You might like her if you like: Britney Spears, Charli XCX, Solange Knowles, Utada Hikaru
Key track: The power-chords of Take Me As I Am will transport you back to 2001 and vintage Max Martin, while the song’s lyrics are a deeply personal affront about celebrating racial heritage. Amazing.
She says: “I feel like I'm trying to do something new here, so I've got to just push through and do it on my own.”
Who: The latest wannabe musical behemoth by industry mogul Simon Cowell, PRETTYMUCH could potentially be the boyband to occupy the space that, commercially, One Direction did. Forgoing the former’s pop-rock and classic rock inspired sound though, PRETTYMUCH are living in the middle of Justin Timberlake’s FutuerSex/LoveSounds era, and all the better for it. What’s more, it seems that people have finally woken up to the fact boybands should totally be doing dance routines again. Why? Because dance routines bloomin’ rule!
You might like her if you like: Justin Bieber, NSYNC, Justin Timberlake
Key track: No More, PRETTMUCH’s latest, is a mission statement if there ever was one. That mission: world domination.
They say: “We’re going to continue to switch it up, but at the end of the day, it’s still all going to make sense because it’s all going to be PRETTYMUCH.”
Who: Signed to Dirty Hit, the record label founded by Jamie Oborne, the manager of the 1975, Pale Waves have more in common with their label mates than meets the eye. The group, fronted by Heather Baron-Gracie, have been taken under the 1975’s charismatic frontman’s wing. Matty Healy has taken Pale Waves on tour of the United States, co-produced their first two singles and even directed the video for their track Television Romance. The band’s sound is, in fact, quite similar to the 1975’s – they’re an alternative band, sure, but they have incredibly glittery and 80s-tinged pop sensibilities.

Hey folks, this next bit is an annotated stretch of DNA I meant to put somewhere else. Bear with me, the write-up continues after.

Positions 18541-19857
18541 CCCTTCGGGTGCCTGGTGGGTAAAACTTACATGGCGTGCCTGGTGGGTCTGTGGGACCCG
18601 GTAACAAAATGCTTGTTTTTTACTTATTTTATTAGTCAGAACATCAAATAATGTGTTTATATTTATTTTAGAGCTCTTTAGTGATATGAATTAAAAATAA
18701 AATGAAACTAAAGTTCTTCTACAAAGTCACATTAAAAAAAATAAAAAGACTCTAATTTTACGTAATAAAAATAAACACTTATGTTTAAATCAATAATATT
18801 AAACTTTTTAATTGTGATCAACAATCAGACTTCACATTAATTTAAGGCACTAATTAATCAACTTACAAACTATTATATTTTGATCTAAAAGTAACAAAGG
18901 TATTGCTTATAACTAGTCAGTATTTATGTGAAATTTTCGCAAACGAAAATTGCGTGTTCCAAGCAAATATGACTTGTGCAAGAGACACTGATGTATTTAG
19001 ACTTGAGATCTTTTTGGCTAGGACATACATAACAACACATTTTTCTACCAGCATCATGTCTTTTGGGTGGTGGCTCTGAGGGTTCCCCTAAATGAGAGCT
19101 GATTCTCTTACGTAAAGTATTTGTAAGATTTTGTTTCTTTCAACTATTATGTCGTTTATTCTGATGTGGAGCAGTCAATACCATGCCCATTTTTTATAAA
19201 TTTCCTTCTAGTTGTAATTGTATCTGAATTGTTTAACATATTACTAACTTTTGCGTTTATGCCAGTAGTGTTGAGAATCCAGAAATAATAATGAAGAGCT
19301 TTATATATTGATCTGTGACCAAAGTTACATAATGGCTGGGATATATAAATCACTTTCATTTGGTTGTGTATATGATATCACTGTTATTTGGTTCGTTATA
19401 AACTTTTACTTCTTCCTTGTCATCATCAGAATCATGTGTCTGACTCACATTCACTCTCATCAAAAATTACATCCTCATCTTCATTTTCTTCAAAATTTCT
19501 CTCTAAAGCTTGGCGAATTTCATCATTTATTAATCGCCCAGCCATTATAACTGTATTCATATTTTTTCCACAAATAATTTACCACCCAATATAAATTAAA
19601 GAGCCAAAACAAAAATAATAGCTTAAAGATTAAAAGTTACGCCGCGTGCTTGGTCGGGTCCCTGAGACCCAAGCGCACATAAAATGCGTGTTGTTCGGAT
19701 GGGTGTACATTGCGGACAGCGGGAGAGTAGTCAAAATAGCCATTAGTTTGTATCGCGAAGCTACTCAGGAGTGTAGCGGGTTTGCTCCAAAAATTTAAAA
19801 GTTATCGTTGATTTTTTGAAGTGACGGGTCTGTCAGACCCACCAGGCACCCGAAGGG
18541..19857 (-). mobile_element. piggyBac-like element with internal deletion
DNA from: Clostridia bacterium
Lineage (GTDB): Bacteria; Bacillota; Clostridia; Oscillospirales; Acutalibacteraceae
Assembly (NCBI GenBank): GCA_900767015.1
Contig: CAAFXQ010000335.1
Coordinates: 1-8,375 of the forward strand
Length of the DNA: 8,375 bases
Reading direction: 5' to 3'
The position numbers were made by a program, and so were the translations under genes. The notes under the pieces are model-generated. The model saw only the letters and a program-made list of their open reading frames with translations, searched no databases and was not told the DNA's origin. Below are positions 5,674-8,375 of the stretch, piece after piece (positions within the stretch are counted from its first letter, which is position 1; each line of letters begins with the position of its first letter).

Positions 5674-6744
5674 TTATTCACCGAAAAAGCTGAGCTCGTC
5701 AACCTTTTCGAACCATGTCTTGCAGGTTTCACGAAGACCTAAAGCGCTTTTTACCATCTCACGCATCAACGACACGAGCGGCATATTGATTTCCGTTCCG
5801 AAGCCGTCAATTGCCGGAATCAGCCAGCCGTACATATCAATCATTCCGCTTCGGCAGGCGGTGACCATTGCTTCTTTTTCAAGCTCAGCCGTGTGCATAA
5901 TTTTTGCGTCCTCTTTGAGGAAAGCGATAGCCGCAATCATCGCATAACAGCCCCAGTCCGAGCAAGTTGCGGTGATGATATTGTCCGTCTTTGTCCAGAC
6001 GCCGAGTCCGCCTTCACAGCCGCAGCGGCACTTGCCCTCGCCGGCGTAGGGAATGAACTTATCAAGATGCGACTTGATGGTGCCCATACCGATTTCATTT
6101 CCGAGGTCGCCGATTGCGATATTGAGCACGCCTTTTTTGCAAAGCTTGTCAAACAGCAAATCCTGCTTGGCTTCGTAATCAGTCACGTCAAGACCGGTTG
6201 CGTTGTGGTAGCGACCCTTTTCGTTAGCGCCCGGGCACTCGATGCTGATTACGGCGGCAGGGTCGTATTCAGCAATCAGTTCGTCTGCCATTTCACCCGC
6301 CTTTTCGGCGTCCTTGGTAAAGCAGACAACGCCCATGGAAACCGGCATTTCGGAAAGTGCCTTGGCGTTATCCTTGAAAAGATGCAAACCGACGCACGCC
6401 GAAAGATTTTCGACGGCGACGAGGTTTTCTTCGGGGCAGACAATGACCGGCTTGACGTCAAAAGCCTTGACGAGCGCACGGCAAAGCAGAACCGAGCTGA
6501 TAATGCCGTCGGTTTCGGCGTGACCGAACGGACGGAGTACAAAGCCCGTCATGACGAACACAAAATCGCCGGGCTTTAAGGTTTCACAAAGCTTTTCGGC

You might like them if you like: the 1975 (obvs), Hey Violet, Carly Rae Jepsen
Key track: Television Romance is a great introduction to the band, albeit one that sounds very similar to their label mates. Rather, check out My Obsession for a hit of simmering melancholia.
They say: “With the album, I think we’re just going to show another side to us which is a lot more emotional and not as – I don’t know how to put it… Just, like, a bit more intense.”
Who: Picking up fans as illustrious as Taylor Swift, Irish singer-songwriter Dermot Kennedy is already selling out shows and carving out a place for himself in that somewhat saturated male-artist-with-a-guitar market. Thankfully, his voice is so good that it places him front and centre, while songs like Moments Passed do interesting things production-wise that prove he has more tricks up his sleeves.